- The PlayStation 5 is expected to debut later this year, but we still have no idea what it will cost, or what it even looks like.
- Sony is reportedly struggling to keep the price of the console low.
- The launch price for the next-gen console likely won’t be anywhere close to the $US400 price tag of the previous PlayStation 4 console.
- Visit Business Insider’s homepage for more stories.
The PlayStation 4 has been around since 2013. Personally, it’s my most-used piece of technology. And it’s about to be replaced with something much better.
We still don’t know what this thing looks like, or how much it will cost, but based on Sony’s hour-long video presentation from back in March, where the company gave full details into the console’s technical specifications, it sounds like it won’t be cheap.
For reference, the PlayStation 4 cost $US399 when it launched – that was pretty expensive in November 2013. Microsoft had also just announced its own new-at-the-time console, the Xbox One, which had an even higher starting price of $US500. People really balked at that price.
We don’t know the price of either the new Xbox or the PlayStation 5, but a lot of people are hoping it will be $US400 or below. In the case of the PlayStation 5, I honestly don’t believe it will cost any less than $US500, at least to start. And I think it would make a lot of sense.
Consumer technology has gotten more costly everywhere
There is almost no way the PlayStation 5, a brand-new console meant to last 5 to 7 years, is going to cost $US400 at launch.
Apple’s cheapest smartphone right now is $US400. Premium headphones from companies like Sony or Beats cost around $US350 or $US400. The PlayStation 5 is an actual computer with a state-of-the-art solid-state drive, which is going to enable incredible next-gen experiences with next to no loading times. That is a much bigger deal than it sounds, according to many developers who have worked with the new console already.
A $US500 game console might sound expensive to some people, but that same amount of money for a smartphone would be considered downright affordable – and phones are not meant to last as long as this device. I’ve had my launch PlayStation 4 since 2014 and it still works wonderfully, even on new games like “Final Fantasy 7 Remake,” one of the best-looking games I’ve ever seen.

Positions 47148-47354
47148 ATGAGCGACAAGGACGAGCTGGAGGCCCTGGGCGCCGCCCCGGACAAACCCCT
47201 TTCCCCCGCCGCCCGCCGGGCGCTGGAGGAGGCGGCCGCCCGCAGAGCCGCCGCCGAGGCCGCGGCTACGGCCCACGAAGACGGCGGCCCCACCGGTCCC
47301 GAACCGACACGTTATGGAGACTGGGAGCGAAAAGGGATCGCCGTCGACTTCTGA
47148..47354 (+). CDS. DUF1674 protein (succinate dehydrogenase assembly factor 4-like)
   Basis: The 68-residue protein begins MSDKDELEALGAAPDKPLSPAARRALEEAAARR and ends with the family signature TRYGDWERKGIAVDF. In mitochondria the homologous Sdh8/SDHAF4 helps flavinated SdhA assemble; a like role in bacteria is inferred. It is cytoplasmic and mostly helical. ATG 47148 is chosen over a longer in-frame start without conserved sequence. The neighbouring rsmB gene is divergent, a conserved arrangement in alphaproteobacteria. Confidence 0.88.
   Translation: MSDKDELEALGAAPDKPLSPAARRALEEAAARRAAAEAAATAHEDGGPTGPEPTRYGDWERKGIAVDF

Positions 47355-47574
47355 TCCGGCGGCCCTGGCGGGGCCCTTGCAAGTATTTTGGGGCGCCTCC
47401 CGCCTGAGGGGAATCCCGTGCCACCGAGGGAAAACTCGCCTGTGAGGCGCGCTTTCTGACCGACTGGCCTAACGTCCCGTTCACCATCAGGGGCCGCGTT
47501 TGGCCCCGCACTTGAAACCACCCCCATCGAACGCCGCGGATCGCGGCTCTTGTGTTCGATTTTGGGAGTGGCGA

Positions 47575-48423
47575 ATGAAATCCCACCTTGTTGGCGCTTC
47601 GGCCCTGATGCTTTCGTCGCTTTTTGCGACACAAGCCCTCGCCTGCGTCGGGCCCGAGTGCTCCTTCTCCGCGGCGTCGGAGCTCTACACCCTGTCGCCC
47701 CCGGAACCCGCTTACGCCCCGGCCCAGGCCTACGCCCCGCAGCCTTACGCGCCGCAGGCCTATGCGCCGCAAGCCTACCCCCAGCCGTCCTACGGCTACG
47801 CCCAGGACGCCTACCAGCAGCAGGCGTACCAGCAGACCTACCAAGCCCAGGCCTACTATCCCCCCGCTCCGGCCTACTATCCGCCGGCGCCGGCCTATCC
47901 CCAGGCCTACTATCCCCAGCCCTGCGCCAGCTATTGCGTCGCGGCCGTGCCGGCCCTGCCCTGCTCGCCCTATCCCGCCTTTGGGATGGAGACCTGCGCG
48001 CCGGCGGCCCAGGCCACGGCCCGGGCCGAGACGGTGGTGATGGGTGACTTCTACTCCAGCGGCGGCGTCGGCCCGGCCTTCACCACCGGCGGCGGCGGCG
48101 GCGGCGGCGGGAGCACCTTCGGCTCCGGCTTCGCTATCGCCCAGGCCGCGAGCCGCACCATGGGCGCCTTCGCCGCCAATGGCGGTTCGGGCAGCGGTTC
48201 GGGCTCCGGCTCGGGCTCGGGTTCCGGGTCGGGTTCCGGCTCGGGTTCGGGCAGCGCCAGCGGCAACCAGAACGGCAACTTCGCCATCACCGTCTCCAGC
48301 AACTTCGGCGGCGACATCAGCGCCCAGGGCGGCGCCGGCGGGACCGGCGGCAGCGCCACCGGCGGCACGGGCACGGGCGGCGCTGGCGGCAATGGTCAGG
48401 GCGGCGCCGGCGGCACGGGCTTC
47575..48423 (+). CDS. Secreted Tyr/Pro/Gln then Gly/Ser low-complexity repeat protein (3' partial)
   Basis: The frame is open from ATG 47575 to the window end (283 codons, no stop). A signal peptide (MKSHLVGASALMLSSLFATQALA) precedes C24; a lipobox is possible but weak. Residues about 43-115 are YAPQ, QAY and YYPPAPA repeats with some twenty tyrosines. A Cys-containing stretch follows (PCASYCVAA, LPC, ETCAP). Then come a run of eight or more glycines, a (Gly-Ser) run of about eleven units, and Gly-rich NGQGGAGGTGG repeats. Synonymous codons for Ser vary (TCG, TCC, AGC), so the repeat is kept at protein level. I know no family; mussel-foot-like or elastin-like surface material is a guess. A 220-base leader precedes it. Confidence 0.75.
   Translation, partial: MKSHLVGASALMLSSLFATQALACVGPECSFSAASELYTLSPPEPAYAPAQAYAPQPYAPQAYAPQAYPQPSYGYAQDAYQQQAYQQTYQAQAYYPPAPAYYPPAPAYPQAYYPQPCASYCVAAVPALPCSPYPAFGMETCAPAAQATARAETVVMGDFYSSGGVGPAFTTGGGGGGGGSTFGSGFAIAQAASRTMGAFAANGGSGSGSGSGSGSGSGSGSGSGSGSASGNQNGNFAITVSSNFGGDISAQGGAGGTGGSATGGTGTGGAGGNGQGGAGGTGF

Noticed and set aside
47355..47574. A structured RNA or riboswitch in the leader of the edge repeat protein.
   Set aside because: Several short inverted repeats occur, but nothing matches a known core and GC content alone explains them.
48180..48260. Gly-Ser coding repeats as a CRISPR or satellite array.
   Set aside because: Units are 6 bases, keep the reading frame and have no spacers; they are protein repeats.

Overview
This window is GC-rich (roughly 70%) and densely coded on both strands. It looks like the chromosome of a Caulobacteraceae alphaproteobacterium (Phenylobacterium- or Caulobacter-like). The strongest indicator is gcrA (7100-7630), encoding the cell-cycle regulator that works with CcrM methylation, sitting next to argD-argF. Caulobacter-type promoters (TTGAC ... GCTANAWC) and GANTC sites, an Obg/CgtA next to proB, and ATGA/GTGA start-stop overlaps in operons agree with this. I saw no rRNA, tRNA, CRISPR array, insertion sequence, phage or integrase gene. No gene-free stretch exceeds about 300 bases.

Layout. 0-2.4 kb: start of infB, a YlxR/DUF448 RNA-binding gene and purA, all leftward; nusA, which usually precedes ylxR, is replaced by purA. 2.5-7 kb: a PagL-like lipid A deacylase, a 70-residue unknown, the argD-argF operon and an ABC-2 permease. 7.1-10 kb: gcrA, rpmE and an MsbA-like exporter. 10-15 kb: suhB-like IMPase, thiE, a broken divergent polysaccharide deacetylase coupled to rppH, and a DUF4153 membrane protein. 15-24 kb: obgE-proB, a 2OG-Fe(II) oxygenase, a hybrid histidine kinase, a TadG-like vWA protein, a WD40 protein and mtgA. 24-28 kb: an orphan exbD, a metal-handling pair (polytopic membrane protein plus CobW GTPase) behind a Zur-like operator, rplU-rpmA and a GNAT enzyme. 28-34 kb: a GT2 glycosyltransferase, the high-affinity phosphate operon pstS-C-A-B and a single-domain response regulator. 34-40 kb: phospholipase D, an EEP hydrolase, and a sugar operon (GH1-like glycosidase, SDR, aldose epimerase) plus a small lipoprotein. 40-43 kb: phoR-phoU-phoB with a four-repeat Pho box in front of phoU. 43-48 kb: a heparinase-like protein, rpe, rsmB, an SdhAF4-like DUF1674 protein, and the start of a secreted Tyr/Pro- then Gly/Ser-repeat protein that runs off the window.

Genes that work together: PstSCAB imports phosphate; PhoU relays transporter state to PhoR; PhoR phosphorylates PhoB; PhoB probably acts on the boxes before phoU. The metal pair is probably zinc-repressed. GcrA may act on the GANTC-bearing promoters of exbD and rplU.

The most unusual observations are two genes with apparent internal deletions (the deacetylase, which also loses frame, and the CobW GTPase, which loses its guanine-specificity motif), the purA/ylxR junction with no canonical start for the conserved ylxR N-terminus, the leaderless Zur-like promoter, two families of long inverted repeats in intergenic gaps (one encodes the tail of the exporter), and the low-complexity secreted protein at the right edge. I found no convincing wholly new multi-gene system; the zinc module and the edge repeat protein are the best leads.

Pricing the PlayStation 5 at $US500 might not be feasible for a lot of people, especially during a pandemic, but this console (like everything else) will inevitably drop in price, so by the next year’s holiday people will be sure to find deals.
This is how it works for most console cycles: The initial price is high, as the manufacturers work out the kinks of the hardware and developers work out the kinks of the software – and by the time the console hits its stride in its second, third, and fourth years on the market, prices drop and demand goes through the roof since there’s a larger library of available games to play.
Mentally prepare yourself for a high starting price at launch, especially given the novelty of the first living-room console with a PC-quality solid-state drive. Expect a $US600, or even a $US700 console – and be pleasantly surprised if Sony undercuts that, rather than disappointed if it ends up being around this amount. The way I see it: You’re paying a little more upfront to be on the ground floor of new high tech.
Not everyone at first will buy in, but a lot of people will. Look no further than Apple: People resist their prices all the time – like the $US1,000 iPhone X a few years ago, and last year’s $US5,000 Mac Pro – and yet there’s a huge market for those items. It’s all about the value proposition, and the PlayStation 5 will have excellent value as a complete entertainment system for games, but also for apps and other forms of streaming content. If it costs any less than $US500 or $US600, I would be shocked.